Mortality rates in both study groups with moderate transfusion needs were low -- at one percent. The higher transfusion need groups reported a five percent mortality rate in the blood substitute group and a three percent rate in the group receiving regular blood, which are comparable according to researchers.

Many of the less serious adverse effects seen in the overall group receiving the blood substitute were due to temporary expected physiologic effects of this class of drugs which can include skin discoloration interpreted as jaundice, elevation of blood pressure and the rise of levels in the enzymes troponin and lipase.

"Although these temporary side effects didn't lead to any clinical problems in most patients, these should be studied in future trials," said Jahr.

The majority of the 350 patients in the study arm using the blood substitute received an average of five or less units. A total of 338 patients receiving blood were given less than 2 units on average.

"This product has a definite place where blood is not an option, such as in patients whose immune system attacks red blood cells or those whose religion forbids blood transfusions and in situations where blood is not available," said Mackenzie.

The next stage of research will include studies in military and trauma situations and further studies in anemia and ischemia.

Biopure, the manufacturer of HBOC-201, funded the study. Jahr has served as the principal investigator on one additional Biopure study and owns Biopure stock. He also has been a researcher on other blood substitutes at other companies. Jahr has a large independent lab that has published over 80 manuscripts, reviews and abstracts on blood substitutes independent of any company or company funding. Mackenzie has been a consultant for Biopure and has received funding as a site principal investigator to conduct this study.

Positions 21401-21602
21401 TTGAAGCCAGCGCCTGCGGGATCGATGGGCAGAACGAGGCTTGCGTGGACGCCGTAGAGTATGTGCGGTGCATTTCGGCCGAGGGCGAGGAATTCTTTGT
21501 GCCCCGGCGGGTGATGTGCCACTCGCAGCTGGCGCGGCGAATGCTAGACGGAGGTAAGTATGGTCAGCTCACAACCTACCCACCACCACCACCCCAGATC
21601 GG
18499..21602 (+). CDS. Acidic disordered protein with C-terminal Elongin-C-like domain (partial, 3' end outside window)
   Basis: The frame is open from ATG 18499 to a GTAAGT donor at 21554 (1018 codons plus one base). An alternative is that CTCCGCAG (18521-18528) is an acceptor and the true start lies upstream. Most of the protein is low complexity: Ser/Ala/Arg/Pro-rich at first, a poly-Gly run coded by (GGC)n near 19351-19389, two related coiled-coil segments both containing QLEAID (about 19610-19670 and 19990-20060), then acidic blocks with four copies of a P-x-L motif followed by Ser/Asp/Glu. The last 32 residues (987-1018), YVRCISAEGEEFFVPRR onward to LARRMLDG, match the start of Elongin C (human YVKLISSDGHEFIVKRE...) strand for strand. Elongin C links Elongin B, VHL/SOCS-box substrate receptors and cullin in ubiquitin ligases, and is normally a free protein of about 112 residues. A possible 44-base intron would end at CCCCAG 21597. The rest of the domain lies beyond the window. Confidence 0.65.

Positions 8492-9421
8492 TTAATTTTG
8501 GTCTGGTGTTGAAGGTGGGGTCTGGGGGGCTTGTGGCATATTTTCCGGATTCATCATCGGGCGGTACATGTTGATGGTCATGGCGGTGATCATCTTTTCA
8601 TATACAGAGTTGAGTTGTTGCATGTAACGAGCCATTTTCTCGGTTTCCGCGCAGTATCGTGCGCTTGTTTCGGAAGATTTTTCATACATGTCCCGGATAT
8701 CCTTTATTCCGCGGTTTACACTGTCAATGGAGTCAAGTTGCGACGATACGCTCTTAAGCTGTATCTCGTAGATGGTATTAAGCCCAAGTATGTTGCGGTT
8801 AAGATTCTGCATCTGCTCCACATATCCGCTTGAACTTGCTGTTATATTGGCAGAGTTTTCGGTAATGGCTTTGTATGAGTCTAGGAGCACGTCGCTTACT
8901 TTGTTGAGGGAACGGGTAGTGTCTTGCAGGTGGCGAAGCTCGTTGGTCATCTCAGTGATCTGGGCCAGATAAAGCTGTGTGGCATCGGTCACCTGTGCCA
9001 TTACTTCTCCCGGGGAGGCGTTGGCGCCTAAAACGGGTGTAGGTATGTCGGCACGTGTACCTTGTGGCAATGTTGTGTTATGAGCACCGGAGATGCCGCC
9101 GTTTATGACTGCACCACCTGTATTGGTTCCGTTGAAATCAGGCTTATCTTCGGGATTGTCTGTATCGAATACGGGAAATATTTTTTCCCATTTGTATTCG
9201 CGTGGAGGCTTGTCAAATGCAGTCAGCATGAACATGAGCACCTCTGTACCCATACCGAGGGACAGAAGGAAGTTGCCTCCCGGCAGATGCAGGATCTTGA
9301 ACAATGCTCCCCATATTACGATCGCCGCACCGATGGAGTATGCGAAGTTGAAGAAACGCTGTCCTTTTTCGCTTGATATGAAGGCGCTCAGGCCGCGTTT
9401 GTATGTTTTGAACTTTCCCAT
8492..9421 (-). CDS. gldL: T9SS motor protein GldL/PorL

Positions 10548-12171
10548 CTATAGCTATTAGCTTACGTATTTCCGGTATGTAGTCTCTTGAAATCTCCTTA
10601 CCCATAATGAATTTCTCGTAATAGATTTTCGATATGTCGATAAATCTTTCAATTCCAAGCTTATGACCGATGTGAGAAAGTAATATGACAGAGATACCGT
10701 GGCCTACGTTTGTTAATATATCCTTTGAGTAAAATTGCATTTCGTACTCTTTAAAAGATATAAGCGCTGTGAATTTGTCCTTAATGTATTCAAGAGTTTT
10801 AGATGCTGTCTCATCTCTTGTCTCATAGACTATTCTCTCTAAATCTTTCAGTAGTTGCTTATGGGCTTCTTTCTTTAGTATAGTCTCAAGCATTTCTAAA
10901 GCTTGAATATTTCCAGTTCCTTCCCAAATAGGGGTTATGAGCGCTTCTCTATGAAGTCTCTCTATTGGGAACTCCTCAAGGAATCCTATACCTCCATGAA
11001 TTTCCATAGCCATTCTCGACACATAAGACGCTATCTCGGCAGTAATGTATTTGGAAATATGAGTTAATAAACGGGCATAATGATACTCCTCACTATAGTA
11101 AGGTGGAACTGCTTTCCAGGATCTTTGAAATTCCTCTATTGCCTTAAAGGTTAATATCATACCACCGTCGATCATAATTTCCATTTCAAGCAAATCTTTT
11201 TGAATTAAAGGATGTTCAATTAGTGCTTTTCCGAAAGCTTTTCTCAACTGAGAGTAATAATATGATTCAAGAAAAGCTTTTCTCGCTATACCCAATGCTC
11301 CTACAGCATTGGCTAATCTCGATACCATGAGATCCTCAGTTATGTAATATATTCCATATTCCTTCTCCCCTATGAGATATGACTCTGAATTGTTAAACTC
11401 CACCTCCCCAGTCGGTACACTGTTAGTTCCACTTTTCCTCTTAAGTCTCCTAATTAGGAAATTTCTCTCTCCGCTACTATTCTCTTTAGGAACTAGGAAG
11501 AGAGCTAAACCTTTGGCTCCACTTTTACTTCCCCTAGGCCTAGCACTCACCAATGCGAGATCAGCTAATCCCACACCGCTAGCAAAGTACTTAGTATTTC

Additional authors include L. Bruce Pearce, Ph.D. and Arkadiy Pitman, Biopure Corporation.

Story Source:

The above story is based on materials provided by University of California - Los Angeles. Note: Materials may be edited for content and length.

Journal Reference:

  1. Jahr et al. HBOC-201 as an Alternative to Blood Transfusion: Efficacy and Safety Evaluation in a Multicenter Phase III Trial in Elective Orthopedic Surgery. The Journal of Trauma Injury Infection and Critical Care, 2008; 64 (6): 1484 DOI: 10.1097/TA.0b013e318173a93f

Cite This Page:

University of California - Los Angeles. "Blood Substitute's Effectiveness And Safety Addressed In Large Clinical Trial." ScienceDaily. ScienceDaily, 13 June 2008. <www.sciencedaily.com/releases/2008/06/080610165104.htm>.
University of California - Los Angeles. (2008, June 13). Blood Substitute's Effectiveness And Safety Addressed In Large Clinical Trial. ScienceDaily. Retrieved March 27, 2015 from www.sciencedaily.com/releases/2008/06/080610165104.htm
University of California - Los Angeles. "Blood Substitute's Effectiveness And Safety Addressed In Large Clinical Trial." ScienceDaily. www.sciencedaily.com/releases/2008/06/080610165104.htm (accessed March 27, 2015).